Children continue to struggle with online learning. Some don’t have an internet connection and, in the families that do, there are no computers and at best only one mobile phone for the whole family. Computer and print shops are still closed.

UBECI has nevertheless found a way to help and teach children when they visit them through interactive stories, designed with the help of the educational psychologist, using drawings and puppets to help with reading, communication and their education more broadly. Positive results of the pilot are leading to the roll out of the project more broadly for children at home and in the markets.

Thank you for your continued support of ViaNiños and UBECI. Your assistance has been essential in continuing to provide assistance to poor children in Quito whose already precarious access to education and wellbeing is being challenged now more than ever.

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In Ecuador, like in many other Latin American countries, COVID continues to wreak disaster disrupting lives and livelihoods. Many say that cities such as Quito are fast reaching herd immunity, as the need to return to work, in particular for the poor in the markets of Southern Quito, who would otherwise not be able to feed their families, trumps the fear of contracting the virus. There are no furlough or state financial support schemes in Ecuador…

School education continues online. WIFI, a computer and a printer are must haves for online schooling to work. Most of the poor children supported by UBECI have no computers or printers, and at times no WIFI either. Quarrelling with their parents and brothers and sisters to ‘attend’ class on a mobile phone results in many children not being able to access classes. Even if they can, many struggle to keep up, as their parents, often illiterate, cannot assist. In these circumstances the children’s difficulties lead to demoralisation and depression, which, coupled with strong parental pressure to help with work in the market, has led to a majority of these children deserting school, reversing in one stroke the last 10 years of success in making school accessible to all in Ecuador. Their psychological wellbeing has also been impacted by a dramatic increase in domestic violence and abuse.

UBECI and the round 700 children they assist have not been able to return to the market playgroups. The organisation has found other ways to assist the children and their families. UBECI’s social workers visit the markets three times a week, talking to the children and their families about their problems and helping with homework. The educational psychologist also supports children who are affected by psychological and physical abuse, visiting them at home or helping over the phone.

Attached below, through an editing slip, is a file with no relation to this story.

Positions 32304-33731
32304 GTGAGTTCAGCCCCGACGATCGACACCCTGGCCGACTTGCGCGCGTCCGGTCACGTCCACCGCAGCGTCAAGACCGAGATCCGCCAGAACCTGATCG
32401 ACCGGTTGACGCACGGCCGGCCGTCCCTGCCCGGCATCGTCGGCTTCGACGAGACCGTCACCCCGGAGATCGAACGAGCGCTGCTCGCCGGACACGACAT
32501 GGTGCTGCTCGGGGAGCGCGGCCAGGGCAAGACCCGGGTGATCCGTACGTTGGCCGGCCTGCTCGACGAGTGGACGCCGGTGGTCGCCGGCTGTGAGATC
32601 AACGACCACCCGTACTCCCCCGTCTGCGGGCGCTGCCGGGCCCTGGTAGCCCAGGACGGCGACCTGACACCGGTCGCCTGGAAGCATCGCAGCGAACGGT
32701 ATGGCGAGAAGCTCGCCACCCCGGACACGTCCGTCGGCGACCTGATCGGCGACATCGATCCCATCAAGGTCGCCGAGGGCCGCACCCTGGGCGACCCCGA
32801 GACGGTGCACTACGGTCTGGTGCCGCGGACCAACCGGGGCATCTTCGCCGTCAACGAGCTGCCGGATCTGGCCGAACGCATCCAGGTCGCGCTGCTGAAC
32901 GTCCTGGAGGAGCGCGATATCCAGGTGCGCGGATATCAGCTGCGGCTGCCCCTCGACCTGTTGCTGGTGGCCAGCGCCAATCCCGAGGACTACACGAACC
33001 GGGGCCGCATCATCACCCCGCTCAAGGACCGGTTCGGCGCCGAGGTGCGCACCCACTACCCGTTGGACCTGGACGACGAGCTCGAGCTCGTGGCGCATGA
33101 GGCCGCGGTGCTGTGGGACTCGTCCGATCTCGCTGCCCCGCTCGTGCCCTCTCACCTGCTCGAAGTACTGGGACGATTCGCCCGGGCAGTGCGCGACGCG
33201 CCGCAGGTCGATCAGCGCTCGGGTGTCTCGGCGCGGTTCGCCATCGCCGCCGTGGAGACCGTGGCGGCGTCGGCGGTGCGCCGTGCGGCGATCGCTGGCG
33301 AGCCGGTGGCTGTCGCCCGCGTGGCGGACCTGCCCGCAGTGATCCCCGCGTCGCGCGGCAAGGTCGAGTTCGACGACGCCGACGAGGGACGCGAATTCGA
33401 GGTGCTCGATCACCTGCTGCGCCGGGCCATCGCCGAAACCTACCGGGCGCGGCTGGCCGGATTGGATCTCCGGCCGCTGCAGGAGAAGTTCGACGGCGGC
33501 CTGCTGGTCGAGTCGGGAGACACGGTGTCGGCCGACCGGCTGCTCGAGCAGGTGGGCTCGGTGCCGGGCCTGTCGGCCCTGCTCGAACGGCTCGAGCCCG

UBECI is also piloting a creative project, drawing and writing children’s stories with characters the children can relate to and sharing these with them in their weekly rounds. These serve as a bridge to connect with the children through stories they enjoy, using these as a way to encourage the children to read, to reflect on the content, to share their worries and fears. Initial results are encouraging and UBECI plans to roll out the project across all the markets they serve, as another valuable route to support the children’s education and wellbeing.

UBECI and its staff continue to play a life changing role for the 700 children and families they assist, now, during the COVID tsunami, more than ever.

An enormous thank you to all of you for your continued support of ViaNiños and UBECI. Your assistance has been invaluable in a really challenging year for raising the funds necessary to continue working to offer a brighter future to children in Ecuador.

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The situation in Ecuador has gone from bad to worse over the last 6 months. In spite of a stringent lockdown that was put in place in March and slowly lifted from June onwards, the virus spread exponentially in and from Guayaquil with Quito turning into the epicentre over the summer.

Beyond the direct, dramatic impact on health and the heavy death toll amongst the poor, lockdown has pushed this part of the population into extreme poverty, as the lockdown all but eliminated the already meagre income families were scratching together when markets closed.

UBECI continued to visit the children and their families at home for as long as it was possible. Its educational psychologist has been working closely with and supporting children and families who are victims of the significant increase in domestic violence, by helping them find ways of containing and dealing psychologically with the violence.